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There are few records in Formula One not held by Michael Schumacher. In a career spanning 20 years, the German has won more races (91) and championships (7), taken more pole positions (68) and fastest laps (76), led more laps (4741), claimed more podium (154) and consecutive podium finishes (24), and scored more points (1493) than any man in the history of the sport.
He won races in 15 consecutive seasons and at 22 different Grands Prix—and still he races on, at the age of 42.
Michael began his racing career in what has become the normal manner, karting from a young age before spending a few seasons in the lower formulae.
Signed by Mercedes and placed into their sportscar programme for 1990, the following year brought the opportunity of a first Formula One drive with Jordan, and Schumacher announced his arrival with a stunning seventh place in qualifying at the famous Spa-Francorchamps circuit.
Poached immediately by Benetton, Schumacher scored his first win a year later at the same track.
After the dominance of Williams the previous two years, Schumacher and Benetton were ready to challenge for the title in 1994. Following the tragic death of Ayrton Senna at Imola, issues with the car's legality and an ignored black flag at Silverstone allowed Damon Hill to run Schumacher close, and the pair were separated by a single point.
Perhaps one day we'll learn whether Michael deliberately turned into Damon after striking the wall, but until then it'll be debated endlessly. Innocent or not, the collision that took both men out of the race gave Schumacher his first World Championship. He was even more dominating in winning a second title in 1995.
Moving to Ferrari seemed a gamble—the Italian team had spent years in the wilderness—but Schumacher was a winner three times in 1996, and in 1997 was once again in contention for the title, again going into a final race with an advantage of just one point.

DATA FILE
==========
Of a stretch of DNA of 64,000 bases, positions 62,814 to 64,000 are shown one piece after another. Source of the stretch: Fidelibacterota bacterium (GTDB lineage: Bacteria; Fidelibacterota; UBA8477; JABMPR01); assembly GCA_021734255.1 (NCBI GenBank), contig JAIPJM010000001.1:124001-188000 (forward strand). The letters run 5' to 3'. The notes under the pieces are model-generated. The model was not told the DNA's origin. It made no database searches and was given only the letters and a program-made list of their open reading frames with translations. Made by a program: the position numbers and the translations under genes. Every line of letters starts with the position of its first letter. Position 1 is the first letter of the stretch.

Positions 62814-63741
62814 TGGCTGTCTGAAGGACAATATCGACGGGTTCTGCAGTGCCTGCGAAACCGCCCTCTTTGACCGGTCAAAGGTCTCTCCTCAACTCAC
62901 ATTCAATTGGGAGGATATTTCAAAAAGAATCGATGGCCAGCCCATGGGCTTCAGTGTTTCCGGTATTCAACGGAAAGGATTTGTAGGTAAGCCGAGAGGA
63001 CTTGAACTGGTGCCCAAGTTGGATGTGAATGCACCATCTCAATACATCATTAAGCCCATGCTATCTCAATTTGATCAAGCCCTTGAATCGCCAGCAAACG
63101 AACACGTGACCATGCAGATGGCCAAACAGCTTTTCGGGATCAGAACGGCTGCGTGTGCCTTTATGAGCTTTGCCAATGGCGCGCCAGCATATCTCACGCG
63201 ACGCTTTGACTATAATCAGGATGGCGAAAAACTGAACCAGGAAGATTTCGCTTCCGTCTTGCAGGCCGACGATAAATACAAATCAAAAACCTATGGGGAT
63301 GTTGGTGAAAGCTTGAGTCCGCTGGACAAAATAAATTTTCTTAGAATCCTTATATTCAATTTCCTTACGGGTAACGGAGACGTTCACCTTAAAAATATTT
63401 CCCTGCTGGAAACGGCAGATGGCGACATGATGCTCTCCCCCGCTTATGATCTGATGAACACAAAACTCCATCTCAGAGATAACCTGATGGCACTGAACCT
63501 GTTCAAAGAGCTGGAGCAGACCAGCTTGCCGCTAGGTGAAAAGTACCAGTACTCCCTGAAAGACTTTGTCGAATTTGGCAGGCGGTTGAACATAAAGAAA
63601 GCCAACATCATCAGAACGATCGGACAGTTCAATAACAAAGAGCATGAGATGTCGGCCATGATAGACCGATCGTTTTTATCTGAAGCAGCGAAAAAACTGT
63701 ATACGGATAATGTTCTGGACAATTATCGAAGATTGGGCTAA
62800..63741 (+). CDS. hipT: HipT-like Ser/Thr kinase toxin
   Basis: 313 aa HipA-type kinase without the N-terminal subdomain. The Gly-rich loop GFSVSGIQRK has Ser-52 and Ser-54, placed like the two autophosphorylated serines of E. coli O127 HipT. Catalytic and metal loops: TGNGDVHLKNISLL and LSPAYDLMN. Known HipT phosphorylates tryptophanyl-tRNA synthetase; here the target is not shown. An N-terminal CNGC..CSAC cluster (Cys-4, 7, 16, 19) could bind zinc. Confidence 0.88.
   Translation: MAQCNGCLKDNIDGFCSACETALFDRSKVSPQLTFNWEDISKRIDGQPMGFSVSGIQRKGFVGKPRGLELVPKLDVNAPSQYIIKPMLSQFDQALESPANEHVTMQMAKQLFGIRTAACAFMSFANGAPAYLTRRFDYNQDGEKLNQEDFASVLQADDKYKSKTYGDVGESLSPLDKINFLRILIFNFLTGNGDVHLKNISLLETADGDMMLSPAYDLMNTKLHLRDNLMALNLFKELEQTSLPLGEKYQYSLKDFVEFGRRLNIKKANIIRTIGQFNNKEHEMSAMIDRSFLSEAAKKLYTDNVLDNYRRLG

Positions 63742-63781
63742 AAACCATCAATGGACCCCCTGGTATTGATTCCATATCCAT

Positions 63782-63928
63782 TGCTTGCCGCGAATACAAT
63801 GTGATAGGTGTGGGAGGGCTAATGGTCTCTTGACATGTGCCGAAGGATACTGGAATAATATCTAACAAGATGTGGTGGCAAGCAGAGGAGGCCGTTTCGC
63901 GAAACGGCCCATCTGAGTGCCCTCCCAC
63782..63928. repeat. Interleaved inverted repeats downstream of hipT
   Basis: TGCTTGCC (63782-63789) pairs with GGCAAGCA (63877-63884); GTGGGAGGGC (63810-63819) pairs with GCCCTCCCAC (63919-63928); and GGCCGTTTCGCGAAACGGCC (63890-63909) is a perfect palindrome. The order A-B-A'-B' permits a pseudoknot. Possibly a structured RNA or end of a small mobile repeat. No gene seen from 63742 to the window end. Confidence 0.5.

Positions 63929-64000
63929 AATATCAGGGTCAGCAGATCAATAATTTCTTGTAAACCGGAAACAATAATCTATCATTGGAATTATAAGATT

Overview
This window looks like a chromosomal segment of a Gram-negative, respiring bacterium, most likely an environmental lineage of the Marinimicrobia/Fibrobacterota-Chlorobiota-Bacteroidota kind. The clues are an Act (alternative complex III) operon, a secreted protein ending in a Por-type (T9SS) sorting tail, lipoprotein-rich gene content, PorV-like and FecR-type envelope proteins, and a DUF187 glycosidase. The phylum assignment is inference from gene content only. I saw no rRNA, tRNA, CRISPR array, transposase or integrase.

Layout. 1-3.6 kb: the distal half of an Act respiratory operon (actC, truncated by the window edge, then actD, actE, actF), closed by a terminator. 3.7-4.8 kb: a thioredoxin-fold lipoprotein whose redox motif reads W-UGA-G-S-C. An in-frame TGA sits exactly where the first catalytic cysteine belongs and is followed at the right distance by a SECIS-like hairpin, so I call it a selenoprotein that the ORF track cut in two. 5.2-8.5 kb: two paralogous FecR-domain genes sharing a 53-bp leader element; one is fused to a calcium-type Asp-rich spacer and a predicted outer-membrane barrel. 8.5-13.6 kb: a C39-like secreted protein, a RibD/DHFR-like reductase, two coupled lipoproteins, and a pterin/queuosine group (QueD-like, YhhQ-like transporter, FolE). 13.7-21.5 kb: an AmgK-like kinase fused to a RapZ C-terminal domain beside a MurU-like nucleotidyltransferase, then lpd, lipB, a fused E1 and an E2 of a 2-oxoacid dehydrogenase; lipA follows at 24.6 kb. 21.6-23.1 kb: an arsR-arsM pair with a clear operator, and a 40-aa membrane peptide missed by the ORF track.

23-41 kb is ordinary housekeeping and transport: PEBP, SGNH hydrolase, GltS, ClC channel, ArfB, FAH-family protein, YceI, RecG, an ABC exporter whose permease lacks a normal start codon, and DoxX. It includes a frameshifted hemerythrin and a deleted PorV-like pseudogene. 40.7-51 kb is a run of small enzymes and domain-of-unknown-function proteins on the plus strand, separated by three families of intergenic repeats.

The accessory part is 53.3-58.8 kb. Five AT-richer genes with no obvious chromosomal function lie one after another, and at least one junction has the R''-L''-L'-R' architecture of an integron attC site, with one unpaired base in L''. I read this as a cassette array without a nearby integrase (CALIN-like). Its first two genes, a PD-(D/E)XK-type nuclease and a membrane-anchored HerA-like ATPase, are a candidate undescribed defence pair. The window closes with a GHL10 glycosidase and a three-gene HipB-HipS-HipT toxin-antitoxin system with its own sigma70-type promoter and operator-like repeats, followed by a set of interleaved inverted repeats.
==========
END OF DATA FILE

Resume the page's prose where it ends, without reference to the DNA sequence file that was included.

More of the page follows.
Many pointed out that such a situation had occurred before, and the result was very nearly the same. As Villeneuve went to pass, Schumacher deliberately turned into him, ending up in the gravel and out of the race. The Canadian hung on and finished third, enough to take the title. Widely criticised for his moment of madness, a disgraced Schumacher was thrown out of the 1997 Championship.
Michael was back in 1998, again losing out in the final race of the season, this time to Mika Hakkinen's McLaren. The following year, Schumacher's chances were ended by a broken leg, but in 2000 he defeated Hakkinen to win his third World Championship.
It was the start of a period of absolute dominance for the German, and only 2003 saw another driver run him close, as he claimed five consecutive titles and broke almost every record in the sport.
Renault and McLaren overtook Ferrari in 2005, and though remaining as quick as anyone on the grid, Michael perhaps thought he'd been around long enough. He announced his retirement in 2006, before narrowly missing out on an eighth title.
But for Michael, the lure of the grid was too strong. Remaining with Ferrari in an advisory capacity, a back injury prevented him covering for Felipe Massa after the Brazilian's accident at the Hungarian Grand Prix in 2009, but when old friend Ross Brawn and Mercedes came calling, Schumacher came out of retirement to drive in 2010.
The results were underwhelming, with neither the car nor Michael looking up to speed, but 2011 saw improvements, with occasional signs of his brilliance shining through.
Michael Schumacher will probably race on into his 43rd year, showing no signs of boredom with the sport to which he has contributed so much.
Whether he'll win again remains to be seen, but despite a slightly chequered history, few would begrudge the seven-time champion a final trip to the top step of the podium.